Tag Archives: Lima

humans of peru

Taking a cue from Humans of New York, I thought I’d elaborate on my Peru trip in the form of portraits and mini-stories.


Being in the desert with open windows meant that every inch of every surface was covered in dirt. We had a cleaning woman, Queta, come in daily to clean: “dust maintenance” someone called it. Everyone I met who had been at the house for long enough spoke of Queta like she was an oracle, or a best friend, or a surrogate mother, grandmother, aunt, sister. It made me incredibly sad that she and I couldn’t communicate, so I took her picture instead.


The first time I met Mauricio, he threw a football at my head. I caught it and threw it back. An American football is an unwieldy item to throw without someone showing you how, so I ran over to him before he could throw it back and guided his fingers to the laces, made the motion to throw it overhead. I ran back to my spot and caught a perfect spiral straight to my chest. I gave a thumbs up and threw the ball back.


Juan wouldn’t speak to me, which was fine, because I couldn’t understand what he would have been saying anyway. The great thing about three year olds is that they find ways to communicate without using words because sometimes they can’t think of the right ones. I handed him some paper and a big bucket of crayons. He stared at me blankly. I handed him a blue crayon and pointed to the paper. He started coloring meticulously, scribbling all over the page, like it was his sworn duty to color every inch of it. Like I had given him a mission. Eventually the crayon caught on the paper wrapper and he handed it back to me. I ripped some of the paper off and handed it back. “Brilliant!” the look on his face said. He squatted down and started using his stubby little fingers to pry the rest of the paper off the crayon. When he finished, he handed it back to me, beaming. I looked at my watch. We still had two hours to kill. I picked out another crayon, peeled a bit of the paper off to get it started, and handed it back. He ripped all the paper off again. This went on with about six more crayons, until he started taking crayons and exasperatedly peeling off the paper, as though he were divinely obligated to do so. It was the entire purpose of his being and it burdened him the way factory workers are burdened with manual labor in order to support their families. Finally, our time was up, and I handed him back to his mother. It was like punching his time card. He was finally off the clock.


Most people ignore all the stray dogs in the area. They’re not like dogs in America: they’re more calm, less spoiled. There was a mangy-looking dog around the classroom, who was just looking for a bit of love and maybe some food. He wasn’t bothering anyone. However, this woman, whose name I don’t know, dressed completely in traditional Andean attire, threw rocks at the dog, all the while shouting Spanish curses at it. She didn’t throw them to hit the dog, just aimed them so that they would land near it and it would scurry away. It didn’t work, though. The dog kept coming back.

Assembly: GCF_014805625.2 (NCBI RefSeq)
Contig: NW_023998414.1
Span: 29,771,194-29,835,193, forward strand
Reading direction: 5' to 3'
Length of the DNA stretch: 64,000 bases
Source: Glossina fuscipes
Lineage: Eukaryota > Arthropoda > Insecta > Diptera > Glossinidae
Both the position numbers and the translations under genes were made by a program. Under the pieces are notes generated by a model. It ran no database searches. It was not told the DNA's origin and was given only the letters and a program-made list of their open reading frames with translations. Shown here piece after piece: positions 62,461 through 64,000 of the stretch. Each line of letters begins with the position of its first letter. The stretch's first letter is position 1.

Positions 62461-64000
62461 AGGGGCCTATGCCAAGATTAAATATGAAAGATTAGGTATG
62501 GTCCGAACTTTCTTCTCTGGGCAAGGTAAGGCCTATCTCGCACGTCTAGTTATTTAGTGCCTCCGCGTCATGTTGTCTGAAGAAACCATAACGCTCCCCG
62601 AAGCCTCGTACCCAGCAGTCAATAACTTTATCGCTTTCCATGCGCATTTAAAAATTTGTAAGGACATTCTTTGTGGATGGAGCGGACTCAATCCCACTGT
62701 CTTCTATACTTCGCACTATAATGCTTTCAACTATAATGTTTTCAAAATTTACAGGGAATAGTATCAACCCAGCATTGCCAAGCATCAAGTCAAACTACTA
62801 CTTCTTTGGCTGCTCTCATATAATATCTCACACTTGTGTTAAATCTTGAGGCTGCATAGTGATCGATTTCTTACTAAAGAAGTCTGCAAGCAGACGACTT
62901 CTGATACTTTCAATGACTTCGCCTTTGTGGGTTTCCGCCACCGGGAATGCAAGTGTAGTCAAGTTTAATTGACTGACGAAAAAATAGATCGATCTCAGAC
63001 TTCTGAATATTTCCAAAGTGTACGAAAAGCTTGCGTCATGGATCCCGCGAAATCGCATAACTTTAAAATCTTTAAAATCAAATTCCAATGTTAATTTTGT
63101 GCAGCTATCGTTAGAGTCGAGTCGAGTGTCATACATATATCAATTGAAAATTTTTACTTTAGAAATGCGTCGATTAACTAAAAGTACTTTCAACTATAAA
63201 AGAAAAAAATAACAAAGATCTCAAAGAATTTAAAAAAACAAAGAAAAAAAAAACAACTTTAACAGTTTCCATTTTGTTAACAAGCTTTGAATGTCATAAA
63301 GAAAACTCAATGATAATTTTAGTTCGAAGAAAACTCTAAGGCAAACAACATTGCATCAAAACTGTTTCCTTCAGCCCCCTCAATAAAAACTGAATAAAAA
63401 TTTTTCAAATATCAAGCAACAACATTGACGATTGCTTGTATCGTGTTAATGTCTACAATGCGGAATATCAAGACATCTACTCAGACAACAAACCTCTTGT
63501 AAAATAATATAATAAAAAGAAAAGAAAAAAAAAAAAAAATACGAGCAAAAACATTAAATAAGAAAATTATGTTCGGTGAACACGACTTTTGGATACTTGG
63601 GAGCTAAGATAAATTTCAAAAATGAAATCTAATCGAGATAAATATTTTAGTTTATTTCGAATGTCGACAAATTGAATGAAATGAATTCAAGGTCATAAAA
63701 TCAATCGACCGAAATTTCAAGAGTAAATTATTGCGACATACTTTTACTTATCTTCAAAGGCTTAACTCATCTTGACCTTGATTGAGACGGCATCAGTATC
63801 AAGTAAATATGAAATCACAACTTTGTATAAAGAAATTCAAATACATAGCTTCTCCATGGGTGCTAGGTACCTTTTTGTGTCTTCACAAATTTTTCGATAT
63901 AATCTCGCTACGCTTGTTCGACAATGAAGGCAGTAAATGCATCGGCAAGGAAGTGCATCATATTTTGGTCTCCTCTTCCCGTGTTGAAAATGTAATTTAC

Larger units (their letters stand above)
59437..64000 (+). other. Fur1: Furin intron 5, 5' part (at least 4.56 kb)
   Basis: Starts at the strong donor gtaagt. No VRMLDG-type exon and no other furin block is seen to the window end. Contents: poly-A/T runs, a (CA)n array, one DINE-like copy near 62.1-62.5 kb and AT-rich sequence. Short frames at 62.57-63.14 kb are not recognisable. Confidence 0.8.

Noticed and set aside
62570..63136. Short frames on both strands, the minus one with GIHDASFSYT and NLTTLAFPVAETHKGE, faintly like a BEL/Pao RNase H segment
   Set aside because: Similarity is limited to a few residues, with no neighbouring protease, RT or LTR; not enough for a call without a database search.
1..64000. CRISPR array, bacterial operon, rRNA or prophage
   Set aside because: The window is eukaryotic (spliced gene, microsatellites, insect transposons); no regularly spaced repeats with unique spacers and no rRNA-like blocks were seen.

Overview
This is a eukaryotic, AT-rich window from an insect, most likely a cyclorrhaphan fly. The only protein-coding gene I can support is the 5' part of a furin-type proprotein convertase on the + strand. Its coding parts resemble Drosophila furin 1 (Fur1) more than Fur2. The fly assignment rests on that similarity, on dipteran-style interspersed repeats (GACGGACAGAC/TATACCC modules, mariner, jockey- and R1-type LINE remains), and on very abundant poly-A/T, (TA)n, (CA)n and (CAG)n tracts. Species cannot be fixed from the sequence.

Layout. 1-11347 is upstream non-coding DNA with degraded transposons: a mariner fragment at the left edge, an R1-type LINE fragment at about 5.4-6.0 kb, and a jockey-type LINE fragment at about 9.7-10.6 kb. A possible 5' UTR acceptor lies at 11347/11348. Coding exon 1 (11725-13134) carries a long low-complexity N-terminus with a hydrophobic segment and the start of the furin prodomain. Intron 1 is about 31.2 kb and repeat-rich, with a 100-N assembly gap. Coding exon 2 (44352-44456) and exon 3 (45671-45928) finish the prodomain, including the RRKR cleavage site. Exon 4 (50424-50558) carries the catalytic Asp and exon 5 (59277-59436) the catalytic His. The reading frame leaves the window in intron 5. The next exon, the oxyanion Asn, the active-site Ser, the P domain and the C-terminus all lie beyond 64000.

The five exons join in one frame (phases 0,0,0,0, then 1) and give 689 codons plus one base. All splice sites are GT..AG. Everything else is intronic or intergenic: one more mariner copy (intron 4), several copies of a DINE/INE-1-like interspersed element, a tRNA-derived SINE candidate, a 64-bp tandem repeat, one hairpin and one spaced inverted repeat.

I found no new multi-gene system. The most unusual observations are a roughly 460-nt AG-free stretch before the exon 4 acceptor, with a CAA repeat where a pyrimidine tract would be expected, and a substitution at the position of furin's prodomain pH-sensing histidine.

For me, this little girl is a perfect symbol of Huaycan. Maybe at first glance, she looks dirty, and poor, and maybe we assume that we should give her charity because of that. In actuality, she’s dirty because she’s been out playing all day with her friends. She may be poor, like the rest of the community, but despite that, no one seems to want for anything.


Jefferson was the quintessential Bad Boy of his class. Because of the language barrier, I would point to my eyes and then point to him to show him that I was keeping an eye on him. So he started doing it back to me, repeatedly, and laughing hysterically, as though my watching him had any bearing on his classroom behavior at all. Despite all this, he was one of my favorite students.


These guys were just rocking out in Barranco. When they saw I had pulled out my camera, they started serenading me.

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Peru: day 14

So I did it. I survived my first day of international solo travel. It was a very strange day.

Last night I said goodbye to my favorite shantytown of Huaycan by climbing a mountain, then promptly shoveling my face with food for the rest of the evening. Notable edibles included: choufa, Peru’s version of Chinese fried rice; two churros; a fruit salad which had fruit AND yogurt AND ice cream AND cereal; and two Pisco Sours, the Peruvian drink of choice. It was sad to say goodbye to my favorite shantytown, especially because at night it looks like the city in Blade Runner with less rain and more dust.

This morning I said goodbye to the other volunteers and to LLI and hit the road to Barranco.

After a long hot shower and a long nap, I set out to wander the city with a map and my camera. I stopped at a restaurant that was noted on my map because they had a Peruvian buffet and I chowed down. Nobody in the restaurant spoke English so communication was difficult, but I managed to get their wifi password and look up some cool stuff to do in the area.

I walked a block down to a photography exhibit by Mario Testino which was a series of photographs of traditional Andean attire. It was an amazing exhibit.

On my way back, I wanted to hit up the electricity museum but it was closed. I asked the security guard what the hours were and he shook my hand and wouldn’t let go. After an awkward two minute long handshake, I pulled my hand away and thanked him for whatever information he had given me that I couldn’t understand.

I decided to walk along the beach for a bit, and on my way I met a guy named Jeremy who excitedly stopped me and asked me where I was from. We had a little chat and he asked me to come listen to him play trumpet at this club we were conveniently a block away from. After he hugged me and kissed my face about three times each I finally managed to convince him I was due back elsewhere but would hopefully run into him later to listen to him play the trumpet.

I’m not sure if people are exceptionally friendly here or if these are circumstances I should be cautious of. Obviously today I played the cautious card, but learning the difference between opportunities and scams is something I’ll have to work on. I know in this place specifically, gringas are a bit of a commodity, so I’ll chalk it all up to that.

After a loooong walk, I made it back to my hostel without getting lost once. I had a lot riding on how today was going to go, and I’m glad it ended up the way it did. It was an excellent day.





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Peru: day 9

I went from having a significant amount of free time to having none really fast. I have an hour to kill at the moment though so I thought I’d update on the shenanigans of the last few days.